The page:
3) Play off the interviewer's manner. Just because you're in an interview trying to make the best impression you don't have to turn into a robot. Imagine you're having a casual conversation with a stranger in any other setting. The interviewer wants to get to know you, not your nerves, so try not to act like you're under interrogation. See how they're acting and mimic their attitude. Pace yourself on their speed.


4) Relax, but don't sit back. You want to lean in and sit slightly forward to show them that you're attentively listening; that it's not just going in one ear and out the other. Slouching and leaning back sends the message that you're unconcerned. When comes to competition for a position, every once of obvious interest matters.


5) Use props. An interview can be treated almost like a show and tell. Even if not required, don't hestitate to bring a portfolio or some example of accomplishments that illustrate your best work. Interviewers like to see that the candidate has put some thought and extra effort into it. Or, if you see something impressive done by a competitor, bring that in and critique it. You'll prove to the interviewer you know what you're doing and how you think. Sometimes a prop can even calm jittery nerves.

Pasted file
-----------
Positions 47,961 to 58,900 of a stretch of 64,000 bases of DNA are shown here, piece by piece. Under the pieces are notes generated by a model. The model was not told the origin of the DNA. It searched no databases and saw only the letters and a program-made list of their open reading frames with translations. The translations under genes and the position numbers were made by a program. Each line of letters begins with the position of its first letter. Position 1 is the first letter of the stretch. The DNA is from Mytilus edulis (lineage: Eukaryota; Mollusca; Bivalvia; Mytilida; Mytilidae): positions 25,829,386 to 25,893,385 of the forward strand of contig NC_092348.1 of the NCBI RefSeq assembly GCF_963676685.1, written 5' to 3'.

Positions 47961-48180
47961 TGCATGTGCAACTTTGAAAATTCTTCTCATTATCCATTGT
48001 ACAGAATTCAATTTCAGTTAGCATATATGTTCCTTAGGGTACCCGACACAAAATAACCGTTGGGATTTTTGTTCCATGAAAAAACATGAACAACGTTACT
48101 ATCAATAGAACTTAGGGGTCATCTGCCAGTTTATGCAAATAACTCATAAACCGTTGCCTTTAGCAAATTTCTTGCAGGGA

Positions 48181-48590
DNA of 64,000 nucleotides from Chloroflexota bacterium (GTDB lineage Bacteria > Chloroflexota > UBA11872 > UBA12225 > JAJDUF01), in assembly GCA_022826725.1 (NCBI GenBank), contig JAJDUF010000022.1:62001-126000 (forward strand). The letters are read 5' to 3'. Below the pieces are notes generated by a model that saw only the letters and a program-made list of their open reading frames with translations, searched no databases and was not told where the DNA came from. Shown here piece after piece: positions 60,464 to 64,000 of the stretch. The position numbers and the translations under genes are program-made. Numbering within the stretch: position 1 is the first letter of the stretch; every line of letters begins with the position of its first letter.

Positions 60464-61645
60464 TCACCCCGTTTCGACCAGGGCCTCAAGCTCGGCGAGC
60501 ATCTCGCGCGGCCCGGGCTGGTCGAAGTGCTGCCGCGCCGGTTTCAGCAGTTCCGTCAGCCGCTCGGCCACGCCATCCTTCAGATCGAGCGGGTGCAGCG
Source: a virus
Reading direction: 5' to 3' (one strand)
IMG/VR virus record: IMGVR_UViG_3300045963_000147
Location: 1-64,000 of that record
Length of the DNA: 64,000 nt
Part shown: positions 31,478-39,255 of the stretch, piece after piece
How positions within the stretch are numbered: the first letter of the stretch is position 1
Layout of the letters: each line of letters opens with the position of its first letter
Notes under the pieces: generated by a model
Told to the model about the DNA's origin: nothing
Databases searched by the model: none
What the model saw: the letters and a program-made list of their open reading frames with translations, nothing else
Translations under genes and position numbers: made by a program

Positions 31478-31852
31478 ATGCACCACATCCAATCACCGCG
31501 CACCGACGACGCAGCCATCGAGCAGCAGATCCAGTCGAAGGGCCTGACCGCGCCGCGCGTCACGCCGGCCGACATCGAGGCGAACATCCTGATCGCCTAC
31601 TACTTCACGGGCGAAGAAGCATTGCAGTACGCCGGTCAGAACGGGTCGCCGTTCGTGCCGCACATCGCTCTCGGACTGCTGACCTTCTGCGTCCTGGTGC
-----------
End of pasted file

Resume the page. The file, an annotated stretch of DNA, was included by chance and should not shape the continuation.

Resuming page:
10 of the Most Stressful Jobs
Tuesday, January 10, 2012

The holidays are over and it's the beginning of a new year. As refreshing as that sounds, this time of year is actually the most stressful for many as business get right back into things--full speed ahead.


To help you feel better about how stressful your own job may be, job-hunting site CareerCast.com released its annual list of the 10 most stressful jobs out there. Nearly 40 percent of the U.S. workers feel tense and strained in their positions, according to the American Psychological Association.


Since CareerCast could only list the top 10, they used a system to narrow down their list using 11 different job stress factors like "amount of travel," "deadlines," "physical demands," and if the employee risks his or her own life--probably the most stressful factor of them all.

And who could argue? That's why CareerCast placed enlisted soldiers at the number one spot with a stress score of 84.61 out of 100. And to add to that, an enlisted solider makes an average income of $35,580.

The report claims that, "there are a variety of duties and enlisted soldier may perform as part of of his or her job. From serving food in the mess hall to fighting a battle on the front line, to avoiding land mines along the path to a village, the duties a soldier carries out have very different levels of responsiblity."

Let's take a look at what other jobs might be causing a hair-pulling epidemic...

1) Enlisted Solider

2) Firefighers (60.26). Firefighters are pretty much the citizen soldiers. Having to face burning buildings and putting their own lives in danger to save others will definitely take a toll on stress levels. Ironically, as stressful as it is, it also made the top 10 list of the most satisfying jobs which goes to show that saving lives an be just as rewarding as it is risky.

3) Airline pilots (59.58). Flying an airliner may seem like a lot of fun, but try imagining the duty of having to keep passengers safe while getting them to their destinations on time on your shoulders.